1,000 join Corker's health care debate
Senator talks, then listens to opinions at Loudon town hall
By Kristi L. Nelson knoxnews.com
Around 1,000 people packed the Loudon County High School auditorium Wednesday for the last of 23 "town hall meetings" that Sen. Bob Corker held to discuss health care reform during the Senate's August recess.
Every seat was filled, and people lined the walls on both sides and filled the back aisle, representing both sides of a complex issue.
The audience was a mix of ages and ideologies, although Corker was largely playing to a home crowd. A hand-lettered poster reading "No Cap Trade/Nurses Against ObamaCare" drew heavy applause, similar sign-waving and only a few half-hearted "boos," while preprinted signs urging "Health Care Reform" and "Public Option = Affordable Health Care" were smaller in both size and number.
Corker entered to a standing ovation and spoke for roughly 40 minutes before opening the floor to about 20 audience questions, although far more hands were up. Many speakers made statements rather than asked questions on topics other than health care, including the "cap and trade" emissions bill, term limits, education, immigration, Fair Tax, student loans and individual freedoms.
Among those who did urge health care reform was cancer survivor the Rev. Marcia Free, whose nonprofit employers didn't provide health insurance and who was unable to find an insurer that would sell her a policy because her cancer was a "pre-existing condition." Free's statement that a public option plan wouldn't "take choices away" was met with boos and groans.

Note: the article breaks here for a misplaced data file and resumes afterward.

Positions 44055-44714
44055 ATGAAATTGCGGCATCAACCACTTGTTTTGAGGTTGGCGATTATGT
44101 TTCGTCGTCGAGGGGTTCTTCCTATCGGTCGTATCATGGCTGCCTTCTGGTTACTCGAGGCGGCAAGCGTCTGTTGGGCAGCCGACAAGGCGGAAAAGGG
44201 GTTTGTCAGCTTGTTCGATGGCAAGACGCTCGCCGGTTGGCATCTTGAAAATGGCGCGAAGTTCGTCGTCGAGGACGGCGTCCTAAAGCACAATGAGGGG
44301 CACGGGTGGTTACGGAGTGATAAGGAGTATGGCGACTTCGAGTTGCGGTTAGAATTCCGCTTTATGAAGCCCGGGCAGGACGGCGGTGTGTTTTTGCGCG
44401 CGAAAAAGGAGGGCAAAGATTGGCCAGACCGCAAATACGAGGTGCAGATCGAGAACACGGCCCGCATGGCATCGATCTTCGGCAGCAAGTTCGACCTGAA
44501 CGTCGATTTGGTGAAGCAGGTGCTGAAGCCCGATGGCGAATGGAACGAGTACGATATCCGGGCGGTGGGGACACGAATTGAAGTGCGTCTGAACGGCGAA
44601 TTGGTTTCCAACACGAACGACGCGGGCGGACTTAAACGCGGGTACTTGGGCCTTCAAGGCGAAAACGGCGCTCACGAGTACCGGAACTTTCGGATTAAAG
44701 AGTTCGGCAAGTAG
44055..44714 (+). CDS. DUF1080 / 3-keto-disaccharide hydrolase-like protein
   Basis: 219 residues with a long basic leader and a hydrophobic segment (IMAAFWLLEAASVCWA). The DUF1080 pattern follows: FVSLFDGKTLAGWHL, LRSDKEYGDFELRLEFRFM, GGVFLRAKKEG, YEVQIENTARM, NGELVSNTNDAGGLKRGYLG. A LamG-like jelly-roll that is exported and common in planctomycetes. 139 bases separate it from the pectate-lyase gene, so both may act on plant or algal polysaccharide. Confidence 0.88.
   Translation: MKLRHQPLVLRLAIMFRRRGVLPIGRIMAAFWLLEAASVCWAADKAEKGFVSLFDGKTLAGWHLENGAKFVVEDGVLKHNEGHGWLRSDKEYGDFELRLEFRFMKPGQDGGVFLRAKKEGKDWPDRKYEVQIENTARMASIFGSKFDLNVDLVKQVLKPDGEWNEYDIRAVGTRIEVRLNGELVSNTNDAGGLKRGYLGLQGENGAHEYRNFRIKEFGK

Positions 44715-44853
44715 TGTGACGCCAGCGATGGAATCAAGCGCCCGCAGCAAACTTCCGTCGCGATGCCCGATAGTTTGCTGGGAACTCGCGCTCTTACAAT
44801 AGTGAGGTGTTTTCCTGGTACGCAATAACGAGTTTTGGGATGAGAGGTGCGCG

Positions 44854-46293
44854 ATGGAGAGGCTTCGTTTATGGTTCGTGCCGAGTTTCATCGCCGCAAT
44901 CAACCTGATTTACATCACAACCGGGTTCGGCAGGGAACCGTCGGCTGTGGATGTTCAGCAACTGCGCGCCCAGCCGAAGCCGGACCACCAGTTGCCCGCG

But Dr. Mark Green of Blount County got applause when he presented a 26-page health reform bill, written by area doctors and nurses, that he said could be funded with no more money than is already being spent.
Corker implied he would read the proposal, which Green said was a response to becoming "disgruntled" after decades of "plead(ing) with insurance companies to get the services my patients need."
Corker outlined his own ideas about health care reform, which include insuring people with pre-existing conditions "through the private sector;" tort reform; cross-state competition; tax code changes allowing individuals to purchase insurance with pre-tax dollars, as employers do; and "exchanges" that would allow customers choices of plans beyond what their own employers offered. Audience reaction was mixed.
"These town hall meetings are always better when we have a diversity of opinion, and I see we have that today," Corker said.
He called the current House and Senate bills on health care reform "not a serious effort" and didn't "waste time" discussing them. He did say that he told President Obama - "respectfully, since I respect the office of the president" - that he would not vote for a public option plan and suggested Obama spend this term piloting various programs among states before drafting a national plan.
Wednesday's meeting was by far the most-attended, although each drew several hundred attendees - quite a change from the usual difficulty of generating interest in "town hall" meetings, Corker said earlier this week.
He said he hoped the civic action is an "awakening" that will continue.
"I think it's going to affect the debate in a big way," he said.